Cuba be­gins nine days of mourn­ing for Castro

Chronicle (Zimbabwe) - - Opinion/worldwide -

CUBAN stu­dents wav­ing flags broke into a mass chant of “I am Fidel” to salute Fidel Castro as nine days of mourn­ing be­gan for the Cold War icon, who dom­i­nated the is­land’s po­lit­i­cal life for gen­er­a­tions.

Al­co­hol sales were sus­pended, flags flew at half­staff and shows and con­certs were can­celled af­ter his younger brother and suc­ces­sor, Pres­i­dent Raul Castro, told the coun­try on Fri­day that Fidel had died at 10:29PM, with­out giv­ing a cause of death.

Gi­ant ral­lies are planned in Ha­vana’s Rev­o­lu­tion Square and in the east­ern city of San­ti­ago to hon­our Castro, who died aged 90, six decades af­ter the broth­ers set out from Mex­ico to over­throw the govern­ment of Ful­gen­cio Batista.

News­pa­pers on the is­land of 11 mil­lion peo­ple were printed in black ink to mourn Fidel, in­stead of the usual red of the of­fi­cial Com­mu­nist Party daily Granma, and the blue of Ju­ven­tud Re­belde (Rebel Youth), the pa­per of the Com­mu­nist youth.

There was no height­ened mil­i­tary or po­lice pres­ence to mark the pass­ing of the epochal rev­o­lu­tion­ary leader, and at Ha­vana Univer­sity, Castro’s alma mater, hun­dreds of stu­dents gath­ered to wave huge Cuban flags and shout “Viva Fidel and Viva Raul”.

Apart from the chant­ing stu­dents, Ha­vana life went on largely as nor­mal, only qui­eter and more sub­dued fol­low­ing the news of Castro’s death.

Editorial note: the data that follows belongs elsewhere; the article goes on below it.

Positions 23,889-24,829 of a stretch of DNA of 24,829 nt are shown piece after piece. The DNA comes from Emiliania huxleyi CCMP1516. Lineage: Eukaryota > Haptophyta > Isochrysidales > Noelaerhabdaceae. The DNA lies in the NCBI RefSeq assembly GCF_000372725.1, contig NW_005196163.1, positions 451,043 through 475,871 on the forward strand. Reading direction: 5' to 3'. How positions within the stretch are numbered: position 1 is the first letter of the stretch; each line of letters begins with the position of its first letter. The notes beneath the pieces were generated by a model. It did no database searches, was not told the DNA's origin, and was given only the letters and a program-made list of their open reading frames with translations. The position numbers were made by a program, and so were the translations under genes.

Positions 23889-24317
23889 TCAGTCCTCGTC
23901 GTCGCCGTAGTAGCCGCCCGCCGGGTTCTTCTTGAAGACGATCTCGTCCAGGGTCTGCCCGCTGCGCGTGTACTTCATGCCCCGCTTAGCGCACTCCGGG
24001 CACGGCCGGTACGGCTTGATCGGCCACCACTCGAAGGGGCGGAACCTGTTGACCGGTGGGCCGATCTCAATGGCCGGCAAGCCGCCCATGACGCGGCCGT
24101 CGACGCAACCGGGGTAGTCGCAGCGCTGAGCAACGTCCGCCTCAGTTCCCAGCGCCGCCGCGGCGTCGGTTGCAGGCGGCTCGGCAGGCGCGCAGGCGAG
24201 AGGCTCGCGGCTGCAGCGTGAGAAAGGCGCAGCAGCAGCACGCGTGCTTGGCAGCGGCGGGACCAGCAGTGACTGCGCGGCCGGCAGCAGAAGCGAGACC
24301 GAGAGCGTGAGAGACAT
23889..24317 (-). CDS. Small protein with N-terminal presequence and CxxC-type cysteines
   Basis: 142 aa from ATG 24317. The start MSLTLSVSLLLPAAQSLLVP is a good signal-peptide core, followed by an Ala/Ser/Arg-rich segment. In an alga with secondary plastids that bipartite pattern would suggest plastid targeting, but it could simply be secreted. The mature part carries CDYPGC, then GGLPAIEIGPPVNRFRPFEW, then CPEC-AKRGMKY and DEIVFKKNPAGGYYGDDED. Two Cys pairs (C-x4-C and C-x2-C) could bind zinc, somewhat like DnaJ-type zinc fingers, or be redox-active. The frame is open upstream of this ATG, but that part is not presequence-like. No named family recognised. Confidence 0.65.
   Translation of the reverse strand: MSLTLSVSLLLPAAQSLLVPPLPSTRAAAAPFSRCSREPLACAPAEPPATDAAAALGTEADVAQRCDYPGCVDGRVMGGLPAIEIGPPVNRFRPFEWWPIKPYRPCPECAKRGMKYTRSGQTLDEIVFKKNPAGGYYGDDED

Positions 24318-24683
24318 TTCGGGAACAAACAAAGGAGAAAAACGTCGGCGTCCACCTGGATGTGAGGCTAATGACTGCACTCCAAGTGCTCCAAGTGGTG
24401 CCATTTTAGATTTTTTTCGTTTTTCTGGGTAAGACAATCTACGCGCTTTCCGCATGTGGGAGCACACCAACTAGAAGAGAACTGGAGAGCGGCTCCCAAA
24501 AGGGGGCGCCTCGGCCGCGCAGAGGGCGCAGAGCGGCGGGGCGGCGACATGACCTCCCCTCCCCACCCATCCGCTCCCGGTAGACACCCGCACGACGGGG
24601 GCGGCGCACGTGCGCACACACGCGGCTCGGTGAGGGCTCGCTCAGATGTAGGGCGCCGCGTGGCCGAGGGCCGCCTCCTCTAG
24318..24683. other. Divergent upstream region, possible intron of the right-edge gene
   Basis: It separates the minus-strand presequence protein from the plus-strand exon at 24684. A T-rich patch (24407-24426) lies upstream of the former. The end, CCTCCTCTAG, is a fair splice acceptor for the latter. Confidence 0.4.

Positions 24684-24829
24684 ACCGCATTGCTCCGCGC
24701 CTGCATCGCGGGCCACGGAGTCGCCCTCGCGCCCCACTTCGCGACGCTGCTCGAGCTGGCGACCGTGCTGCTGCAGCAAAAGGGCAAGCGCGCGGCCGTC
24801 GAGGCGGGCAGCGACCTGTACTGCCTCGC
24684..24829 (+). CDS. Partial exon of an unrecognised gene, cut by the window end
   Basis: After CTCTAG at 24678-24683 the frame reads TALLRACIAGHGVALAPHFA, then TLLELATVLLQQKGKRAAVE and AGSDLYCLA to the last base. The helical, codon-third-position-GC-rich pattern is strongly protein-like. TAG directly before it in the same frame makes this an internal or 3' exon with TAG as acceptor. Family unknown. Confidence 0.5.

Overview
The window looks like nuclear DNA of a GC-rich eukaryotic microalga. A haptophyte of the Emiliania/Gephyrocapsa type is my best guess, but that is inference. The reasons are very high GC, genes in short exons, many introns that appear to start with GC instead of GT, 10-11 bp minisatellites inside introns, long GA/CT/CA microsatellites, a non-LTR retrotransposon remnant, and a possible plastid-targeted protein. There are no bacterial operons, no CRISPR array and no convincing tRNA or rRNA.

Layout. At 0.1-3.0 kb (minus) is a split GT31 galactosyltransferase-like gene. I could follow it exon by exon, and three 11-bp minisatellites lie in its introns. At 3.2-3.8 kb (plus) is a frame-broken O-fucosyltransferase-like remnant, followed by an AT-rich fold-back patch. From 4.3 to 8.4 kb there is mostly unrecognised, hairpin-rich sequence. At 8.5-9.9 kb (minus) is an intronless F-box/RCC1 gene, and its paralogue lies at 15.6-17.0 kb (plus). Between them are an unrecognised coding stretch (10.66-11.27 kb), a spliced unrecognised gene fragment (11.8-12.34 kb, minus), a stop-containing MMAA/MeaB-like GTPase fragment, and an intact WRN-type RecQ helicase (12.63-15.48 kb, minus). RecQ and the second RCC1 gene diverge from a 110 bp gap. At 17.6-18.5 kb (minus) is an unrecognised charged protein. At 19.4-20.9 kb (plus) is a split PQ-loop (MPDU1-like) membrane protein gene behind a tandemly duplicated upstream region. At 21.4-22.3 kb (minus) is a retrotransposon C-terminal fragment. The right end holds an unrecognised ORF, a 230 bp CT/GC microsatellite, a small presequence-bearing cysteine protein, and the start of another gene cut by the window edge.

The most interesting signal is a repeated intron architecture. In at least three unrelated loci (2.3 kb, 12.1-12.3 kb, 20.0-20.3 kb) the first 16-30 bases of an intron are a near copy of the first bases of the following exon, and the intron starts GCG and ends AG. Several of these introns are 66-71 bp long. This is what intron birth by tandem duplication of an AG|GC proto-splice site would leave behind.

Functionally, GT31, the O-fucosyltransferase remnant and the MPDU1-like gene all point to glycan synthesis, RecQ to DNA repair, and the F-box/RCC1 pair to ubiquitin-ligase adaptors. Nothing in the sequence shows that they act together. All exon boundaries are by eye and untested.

Street ven­dors sold food and hand­crafts from stalls to passers-by, while 1950s Chevro­lets full of dents and held to­gether by makeshift re­pairs cruised by, crammed with pas­sen­gers. Nev­er­the­less, Satur­day was a day for re­flec­tion. Castro’s re­mains were cre­mated, and his ashes will be taken around Cuba un­til a state fu­neral on De­cem­ber 4. Diplo­matic of­fi­cials said for­eign dig­ni­taries will ar­rive by to­mor­row for a me­mo­rial ser­vice to be held in Rev­o­lu­tion Square that evening.

There will be no top level games of base­ball — Castro’s pas­sion af­ter pol­i­tics — for the nine-day pe­riod of mourn­ing, the sport’s na­tional fed­er­a­tion de­clared.

Cuban state tele­vi­sion, stu­dent as­so­ci­a­tions and the women’s fed­er­a­tion had or­gan­ised smaller ral­lies to mourn Fidel Castro and pledge their sup­port to the rev­o­lu­tion.

In Florida, on the other hand, Fidel Castro’s death has prompted an emo­tional and long-awaited cel­e­bra­tion among the city’s Cuban-Amer­i­can com­mu­nity.

Peace­ful demon­stra­tors waved flags and honked car horns, many cheer­ing with joy and oth­ers weep­ing for fam­ily mem­bers who did not live to see this day.

Shortly af­ter Castro’s death was an­nounced on Satur­day, thou­sands poured into the streets of Mi­ami’s Lit­tle Ha­vana, bang­ing pots with spoons, wav­ing Cuban flags and set­ting off fire­works.

They see Fidel Castro’s death as a sign that a gen­er­a­tion that has ruled Cuba for nearly 60 years is pass­ing from the world stage.

But oth­ers cau­tion that much work re­mains to en­act change in Cuba.

Sens­ing the his­toric mo­ment, younger rev­ellers streamed the event on Face­book Live, posted pic­tures on In­sta­gram, and broad­cast the cel­e­bra­tions on FaceTime and Skype to friends and rel­a­tives on the is­land. Lit­tle Ha­vana and Hialeah — ar­eas where many Cuban ex­iles set­tled — saw peo­ple dance, hug, and ex­change com­ments like “it took so long,” and “now it’s Raul’s turn”.

“Cuba Li­bre” — Free Cuba — has been a ral­ly­ing cry for ex­iles ever since the Castro broth­ers took over Cuba in 1959. The rum and Coke drink of the same name, how­ever, pre­dates the Castro era.

About two mil­lion Cubans live in the US, nearly 70 per­cent of them in Florida. — Al Jazeera

Fidel Castro

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